According to a Barclays PLC index, U.S. funds investing in
debt rated below investment grade lost an average 1.33% in July, their
second-worst monthly performance since November 2011. In June 2013, after the
Federal Reserve began hinting that it would scale back its monetary easing,
they lost 2.62%. The latest junk-bond decline intensified last week as
investors continued to make heavy withdrawals of money, in part because of
worry that could prompt the Fed to raise interest rates sooner than expected, a
move that would likely pressure bond prices.
Reflecting the cautious mind set, some portfolio managers
are selling riskier bonds and replacing them with safer ones because of concern
about market liquidity. Many investors say liquidity is drying up as the Fed
pares its monthly stimulus and large banks trim their bond inventories. Investors
pulled more than $5 billion in July from U.S. junk-bond mutual and exchange-traded
funds deepening the liquidity fears and adding to concern that the recent
selloff could intensify.
The downdraft in junk debt highlights concerns that
purchasers in the $1.6 trillion U.S. market, lured by higher income than on
government and highly rated corporate bonds, have paid too much for the
securities. Many investors say prices have rallied, sending yields to levels
too low to compensate buyers for the risk of the investments.
The tremors are being closely scrutinized across Wall
Street. Many investors this year have expressed concerns that a pullback in
junk-bond prices could signal that market participants are rethinking their
willingness to take risk, foreshadowing further declines in stocks and other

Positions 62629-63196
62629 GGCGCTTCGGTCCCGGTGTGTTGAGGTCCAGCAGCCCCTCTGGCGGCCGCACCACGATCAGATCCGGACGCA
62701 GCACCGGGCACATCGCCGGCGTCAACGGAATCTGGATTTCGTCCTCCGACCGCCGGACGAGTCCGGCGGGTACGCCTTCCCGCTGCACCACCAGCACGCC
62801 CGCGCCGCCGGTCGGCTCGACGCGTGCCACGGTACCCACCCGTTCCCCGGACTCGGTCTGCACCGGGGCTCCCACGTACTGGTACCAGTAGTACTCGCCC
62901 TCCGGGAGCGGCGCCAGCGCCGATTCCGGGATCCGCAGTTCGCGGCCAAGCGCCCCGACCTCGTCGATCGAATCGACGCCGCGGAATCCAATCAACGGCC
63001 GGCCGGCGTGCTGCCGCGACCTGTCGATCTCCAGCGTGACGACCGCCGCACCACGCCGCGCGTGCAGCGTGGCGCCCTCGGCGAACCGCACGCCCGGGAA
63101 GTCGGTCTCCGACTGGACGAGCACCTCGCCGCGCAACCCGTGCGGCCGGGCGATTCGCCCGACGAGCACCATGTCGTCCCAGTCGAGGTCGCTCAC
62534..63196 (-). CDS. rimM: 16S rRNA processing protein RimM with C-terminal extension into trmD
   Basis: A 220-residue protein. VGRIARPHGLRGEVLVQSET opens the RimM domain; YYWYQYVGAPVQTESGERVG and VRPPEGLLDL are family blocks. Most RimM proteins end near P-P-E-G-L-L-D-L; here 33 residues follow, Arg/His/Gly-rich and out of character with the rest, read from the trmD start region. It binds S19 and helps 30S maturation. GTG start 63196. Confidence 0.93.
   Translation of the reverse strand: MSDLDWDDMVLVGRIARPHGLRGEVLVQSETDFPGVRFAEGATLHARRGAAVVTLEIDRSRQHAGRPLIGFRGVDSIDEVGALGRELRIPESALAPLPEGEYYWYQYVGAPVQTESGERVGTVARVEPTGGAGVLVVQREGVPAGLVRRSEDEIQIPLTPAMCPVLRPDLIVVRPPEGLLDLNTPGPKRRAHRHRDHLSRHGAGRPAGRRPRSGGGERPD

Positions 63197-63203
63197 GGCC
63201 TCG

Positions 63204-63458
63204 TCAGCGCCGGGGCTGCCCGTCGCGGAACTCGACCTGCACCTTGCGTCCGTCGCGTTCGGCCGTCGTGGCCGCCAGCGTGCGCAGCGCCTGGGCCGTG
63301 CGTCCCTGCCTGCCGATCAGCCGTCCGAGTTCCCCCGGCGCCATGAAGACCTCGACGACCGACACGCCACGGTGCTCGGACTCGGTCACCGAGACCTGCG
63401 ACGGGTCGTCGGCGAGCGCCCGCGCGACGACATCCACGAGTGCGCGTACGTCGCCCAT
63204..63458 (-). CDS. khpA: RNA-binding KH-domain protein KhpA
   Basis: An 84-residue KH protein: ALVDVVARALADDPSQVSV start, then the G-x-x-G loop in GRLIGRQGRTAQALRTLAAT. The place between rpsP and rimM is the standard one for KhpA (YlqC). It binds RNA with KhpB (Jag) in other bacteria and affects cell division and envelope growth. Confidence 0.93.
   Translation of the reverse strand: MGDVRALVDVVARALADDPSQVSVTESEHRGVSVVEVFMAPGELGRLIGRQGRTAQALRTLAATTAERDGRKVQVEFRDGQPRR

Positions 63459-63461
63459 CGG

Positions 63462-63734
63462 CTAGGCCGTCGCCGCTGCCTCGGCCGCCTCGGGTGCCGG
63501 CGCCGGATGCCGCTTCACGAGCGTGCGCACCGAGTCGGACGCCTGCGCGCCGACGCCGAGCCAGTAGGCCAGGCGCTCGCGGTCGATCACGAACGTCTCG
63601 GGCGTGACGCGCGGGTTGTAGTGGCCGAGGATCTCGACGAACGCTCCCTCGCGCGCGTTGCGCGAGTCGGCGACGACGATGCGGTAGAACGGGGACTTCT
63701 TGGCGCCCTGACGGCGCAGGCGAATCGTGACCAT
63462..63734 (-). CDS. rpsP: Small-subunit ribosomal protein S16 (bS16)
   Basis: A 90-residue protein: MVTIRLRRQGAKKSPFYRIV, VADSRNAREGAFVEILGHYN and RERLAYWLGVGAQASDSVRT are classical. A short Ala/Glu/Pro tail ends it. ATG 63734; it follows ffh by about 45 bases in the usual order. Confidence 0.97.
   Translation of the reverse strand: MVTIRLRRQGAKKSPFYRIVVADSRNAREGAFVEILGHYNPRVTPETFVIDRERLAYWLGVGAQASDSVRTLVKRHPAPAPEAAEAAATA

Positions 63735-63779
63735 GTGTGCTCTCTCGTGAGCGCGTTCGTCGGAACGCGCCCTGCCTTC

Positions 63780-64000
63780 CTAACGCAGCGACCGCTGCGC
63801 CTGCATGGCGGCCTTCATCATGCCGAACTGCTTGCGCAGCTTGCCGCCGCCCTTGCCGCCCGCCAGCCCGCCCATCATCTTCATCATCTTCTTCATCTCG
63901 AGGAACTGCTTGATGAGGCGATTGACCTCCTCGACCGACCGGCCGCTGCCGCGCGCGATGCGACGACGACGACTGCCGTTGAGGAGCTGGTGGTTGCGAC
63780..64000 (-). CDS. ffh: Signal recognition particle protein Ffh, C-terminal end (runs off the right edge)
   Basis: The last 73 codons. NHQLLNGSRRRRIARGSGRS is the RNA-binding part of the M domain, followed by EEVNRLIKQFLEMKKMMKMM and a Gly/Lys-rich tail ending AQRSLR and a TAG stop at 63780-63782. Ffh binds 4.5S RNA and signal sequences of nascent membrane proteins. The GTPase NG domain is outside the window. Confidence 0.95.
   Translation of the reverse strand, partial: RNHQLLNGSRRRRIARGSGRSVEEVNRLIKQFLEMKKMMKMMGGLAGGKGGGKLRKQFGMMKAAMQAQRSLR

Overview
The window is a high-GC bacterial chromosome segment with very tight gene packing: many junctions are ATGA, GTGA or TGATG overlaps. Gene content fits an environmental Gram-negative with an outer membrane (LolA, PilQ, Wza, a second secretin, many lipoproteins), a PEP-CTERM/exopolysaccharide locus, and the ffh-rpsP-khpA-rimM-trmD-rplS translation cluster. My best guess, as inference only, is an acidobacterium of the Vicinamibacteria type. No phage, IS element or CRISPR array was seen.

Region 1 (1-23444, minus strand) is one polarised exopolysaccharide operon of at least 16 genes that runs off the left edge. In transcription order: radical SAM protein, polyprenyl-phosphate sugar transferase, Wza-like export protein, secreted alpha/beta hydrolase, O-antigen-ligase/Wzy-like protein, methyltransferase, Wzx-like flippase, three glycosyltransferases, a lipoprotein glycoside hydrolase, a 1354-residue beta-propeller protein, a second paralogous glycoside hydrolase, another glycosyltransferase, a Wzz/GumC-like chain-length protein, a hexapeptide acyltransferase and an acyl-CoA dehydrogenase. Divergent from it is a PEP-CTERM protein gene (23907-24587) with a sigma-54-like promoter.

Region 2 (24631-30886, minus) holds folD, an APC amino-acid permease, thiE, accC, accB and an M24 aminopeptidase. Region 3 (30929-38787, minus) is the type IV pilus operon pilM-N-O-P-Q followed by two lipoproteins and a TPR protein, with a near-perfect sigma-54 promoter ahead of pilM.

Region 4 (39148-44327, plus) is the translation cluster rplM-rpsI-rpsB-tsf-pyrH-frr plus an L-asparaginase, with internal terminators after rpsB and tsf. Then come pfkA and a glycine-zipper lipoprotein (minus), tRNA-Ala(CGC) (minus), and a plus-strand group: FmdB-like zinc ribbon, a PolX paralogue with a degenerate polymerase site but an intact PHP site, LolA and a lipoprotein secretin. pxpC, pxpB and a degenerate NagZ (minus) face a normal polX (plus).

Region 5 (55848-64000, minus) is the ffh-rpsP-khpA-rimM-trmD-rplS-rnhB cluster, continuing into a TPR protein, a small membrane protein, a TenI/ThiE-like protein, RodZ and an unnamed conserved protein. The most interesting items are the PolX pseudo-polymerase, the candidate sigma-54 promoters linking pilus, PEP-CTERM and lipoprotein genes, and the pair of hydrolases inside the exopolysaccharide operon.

risky assets. The Dow Jones Industrial Average has dropped seven of the past
eight trading days and is down 0.5% this year.
Brian Connolly, co-founder of hedge fund Millstreet Capital
Management in Boston, which oversees more than $200 million in assets, recently
tried to sell $3 million of energy company bonds but couldn't find buyers for
three days which typically such a sale takes a day at the most.
Some investors have used the sales to bulk up on safer
securities such as higher-rated corporate bonds and U.S. Treasury debt, fueling
the latest rally in the ultrasafe bonds. The 10-year Treasury note on Friday
rose in price to yield 2.494%, down from 2.565% at the start of July.
The problem also presents itself when traders need to buy
bonds in a hurry. Some investors blame lower inventories at banks that in the
past held a lot of bonds to fill client orders. Lately, they have been
shrinking those stockpiles to meet tougher capital requirements and gird for an
Dealer inventories of high-yield corporate bonds fell to
$4.8 billion in early July. That is the lowest level since April 2013, when the
Federal Reserve Bank of New York began publishing data for separate types of
debt, and down from $7.9 billion the previous week.
Signs are rife that trading is thinner. Just 1.8% of
outstanding U.S. bonds changed hands on an average day in the first quarter,
down from 2.2% a year ago and a 2002-2008 average of 3%, according to the
Securities Industry and Financial Markets Association.
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